Monday, November 9, 2009

My cars: a short guide. Part VI - A massive Vauxhall Victor, a Simca, two 2CVs, naivety and a valuable lesson learned

The Vauxhall Victor, which succeeded my Triumph Toledo after that car’s sudden end, had only one thing in its favour: it was powerful. I can’t now remember how large the engine capacity was, but it must surely have been 2 litres. I bought it within weeks of the Toledo being written off - saying ‘writing off the Toledo’ would be inaccurate and unfair, as, for once, the crash wasn’t my fault - because the only legitimate way of claiming mileage expenses from my oh so generous employers was actually to drive the miles. Driving it, and sitting behind the steering wheel gazing some distance to the far end of the bonnet is the closest I have ever come, and the closest I shall ever come, to driving a Cadillac. If I remember correctly, the engine also made a deeply satisfying ‘vroom’ noise which spoke of power and purpose, and it surged forward slowly but surely and was the antithesis of all those little nippy 1 litre cars which rush around here and there rather like neurotic flies. The Victor, though,
had one failing: the heater didn’t work, and as autumn turned to winter that made travelling on as many trips as I was able to arrange in order to clock up the miles increasingly uncomfortable. It's not much fun spending hour upon hour speeding along the motoway freezing your balls off and no amount of buckshee mileage payments make you feel any warmer. When winter finally turned very cold, as it can do in Birmingham, there also came a disaster: there was not enough anti-freeze in the radiator and with the first frost, the radiator froze solid. And that was that. I can’t remember ever driving the Victor again. It was like the model pictured above, although mine was blue. (I rather like how the photographer has elegantly placed the Victor in a rural setting and given it a certain kind of rustic glamour. In real life, you would not find these cars sitting in a field but usually parked outside some pub in a more downmarket part of Nottingham. Actually, rustic charm is rather over-egging the cake. My first thought on seeing the picture above was why is that abandoned car looking so clean and shiny?)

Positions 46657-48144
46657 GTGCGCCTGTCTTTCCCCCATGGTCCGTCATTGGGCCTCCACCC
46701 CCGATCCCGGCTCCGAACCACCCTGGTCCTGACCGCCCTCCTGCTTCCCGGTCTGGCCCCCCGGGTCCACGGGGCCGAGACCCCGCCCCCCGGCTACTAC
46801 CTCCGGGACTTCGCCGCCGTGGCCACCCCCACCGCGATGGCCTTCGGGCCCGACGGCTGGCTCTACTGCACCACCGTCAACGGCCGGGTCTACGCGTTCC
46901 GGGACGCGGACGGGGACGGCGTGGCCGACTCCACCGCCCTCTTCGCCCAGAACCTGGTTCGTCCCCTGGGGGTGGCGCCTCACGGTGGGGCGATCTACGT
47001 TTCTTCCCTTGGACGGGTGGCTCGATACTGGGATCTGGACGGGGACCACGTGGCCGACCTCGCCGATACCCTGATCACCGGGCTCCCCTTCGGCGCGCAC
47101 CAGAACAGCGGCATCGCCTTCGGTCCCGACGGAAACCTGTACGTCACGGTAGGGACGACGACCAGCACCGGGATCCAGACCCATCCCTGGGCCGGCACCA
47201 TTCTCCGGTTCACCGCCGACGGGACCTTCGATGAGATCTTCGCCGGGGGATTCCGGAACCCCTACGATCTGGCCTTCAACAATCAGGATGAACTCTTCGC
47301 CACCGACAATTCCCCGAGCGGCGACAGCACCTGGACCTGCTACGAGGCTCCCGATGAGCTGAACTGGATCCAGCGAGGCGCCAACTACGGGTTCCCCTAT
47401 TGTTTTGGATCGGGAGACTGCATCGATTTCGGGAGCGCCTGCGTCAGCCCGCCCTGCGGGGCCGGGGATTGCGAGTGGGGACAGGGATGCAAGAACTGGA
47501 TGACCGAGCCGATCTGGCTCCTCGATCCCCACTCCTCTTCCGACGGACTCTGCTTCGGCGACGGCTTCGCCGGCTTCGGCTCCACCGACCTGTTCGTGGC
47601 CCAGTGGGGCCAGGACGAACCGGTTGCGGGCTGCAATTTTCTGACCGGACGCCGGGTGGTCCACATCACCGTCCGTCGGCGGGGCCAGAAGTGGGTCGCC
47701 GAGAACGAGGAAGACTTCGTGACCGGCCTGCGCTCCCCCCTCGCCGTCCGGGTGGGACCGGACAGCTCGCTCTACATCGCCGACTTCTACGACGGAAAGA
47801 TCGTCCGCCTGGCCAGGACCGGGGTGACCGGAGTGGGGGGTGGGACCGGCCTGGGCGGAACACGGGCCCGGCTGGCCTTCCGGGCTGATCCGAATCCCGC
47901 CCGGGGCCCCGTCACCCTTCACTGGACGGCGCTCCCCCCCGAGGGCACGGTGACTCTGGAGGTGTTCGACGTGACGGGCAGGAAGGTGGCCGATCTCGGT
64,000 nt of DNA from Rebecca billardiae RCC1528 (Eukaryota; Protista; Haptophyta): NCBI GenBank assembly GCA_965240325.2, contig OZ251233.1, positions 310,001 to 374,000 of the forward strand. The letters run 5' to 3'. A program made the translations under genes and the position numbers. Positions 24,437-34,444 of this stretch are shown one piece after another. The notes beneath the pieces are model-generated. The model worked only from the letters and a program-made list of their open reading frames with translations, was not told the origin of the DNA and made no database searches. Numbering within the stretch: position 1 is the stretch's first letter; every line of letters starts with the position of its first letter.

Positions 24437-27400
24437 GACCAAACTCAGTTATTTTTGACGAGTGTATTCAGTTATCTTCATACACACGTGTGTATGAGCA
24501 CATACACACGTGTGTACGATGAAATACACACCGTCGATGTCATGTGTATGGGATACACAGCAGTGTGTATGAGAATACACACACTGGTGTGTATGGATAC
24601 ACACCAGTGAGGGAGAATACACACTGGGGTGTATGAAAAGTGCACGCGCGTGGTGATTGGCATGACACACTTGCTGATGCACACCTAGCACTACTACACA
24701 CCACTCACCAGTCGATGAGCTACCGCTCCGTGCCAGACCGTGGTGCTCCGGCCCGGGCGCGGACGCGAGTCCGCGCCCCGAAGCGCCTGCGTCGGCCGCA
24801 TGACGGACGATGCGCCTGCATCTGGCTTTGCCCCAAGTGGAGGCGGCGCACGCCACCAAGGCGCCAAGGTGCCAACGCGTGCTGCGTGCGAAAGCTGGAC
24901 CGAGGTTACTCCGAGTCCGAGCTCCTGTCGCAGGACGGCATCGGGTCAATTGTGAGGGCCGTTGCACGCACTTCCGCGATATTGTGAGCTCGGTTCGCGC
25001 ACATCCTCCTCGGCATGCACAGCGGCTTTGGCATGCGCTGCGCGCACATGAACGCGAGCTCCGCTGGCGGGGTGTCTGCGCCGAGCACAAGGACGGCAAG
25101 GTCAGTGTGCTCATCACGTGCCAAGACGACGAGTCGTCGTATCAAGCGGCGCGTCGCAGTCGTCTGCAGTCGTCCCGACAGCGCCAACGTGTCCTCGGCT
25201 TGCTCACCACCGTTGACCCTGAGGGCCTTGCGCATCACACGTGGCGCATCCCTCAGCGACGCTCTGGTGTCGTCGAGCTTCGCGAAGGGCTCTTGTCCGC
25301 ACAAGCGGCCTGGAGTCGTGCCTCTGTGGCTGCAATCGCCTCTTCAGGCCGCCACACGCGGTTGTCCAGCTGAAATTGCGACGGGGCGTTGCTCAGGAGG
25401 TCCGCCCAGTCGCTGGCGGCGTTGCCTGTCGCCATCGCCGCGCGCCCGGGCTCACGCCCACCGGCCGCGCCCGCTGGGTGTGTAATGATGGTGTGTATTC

I must now confess that my memory of the sequence of events and which cars I owned when is curiously hazy. I was still working for the CEGB when I bought the Victor, but I left in the early autumn of 1984 to start my photography course at West Bromwich College in Wednesbury, and the car I used to travel the 20-odd miles from my home in Kings Heath to Wednesbury (up the M5, a detail I add for those readers who like these accounts to have a more technical dimension) was my second Citroen 2CV. But before then I had two other cars, and at one point I owned three cars at once, although only because two of them didn’t run. I think the first car I bought once the Victor froze solid, and because I had to get to Wednesbury every day, was a Simca. This cost around £300 - a lot more in 1984 than at the time of writing this account 25 years later - and I thought I had a bargain. The ad in the newspaper classifieds said ‘no MoT’. No bother, I thought, very naively. I’ll get one, it'll only cost me £30. So I bought the car, took it to the garage and asked for an MoT estimate. £500. The car did not seem so much of a bargain after that, and the chap trying to rid himself of what was a pretty useless car had probably not believed his luck when I came along and handed over my money. So, I decided foolishly, I'll run the car without getting an MoT, but soon decided to scrap the Simca when I realised that the brakes were dodgy. On the long, multi-lane run-up to Spaghetti Junction and on my way to college one morning, I had to brake suddenly and almost crashed into the back of a builder’s merchant van. I realised I could not risk using the Simca. I should also add that I cannot remember transferring the insurance from the Victor to the Simca, so I was probably driving it uninsured, too.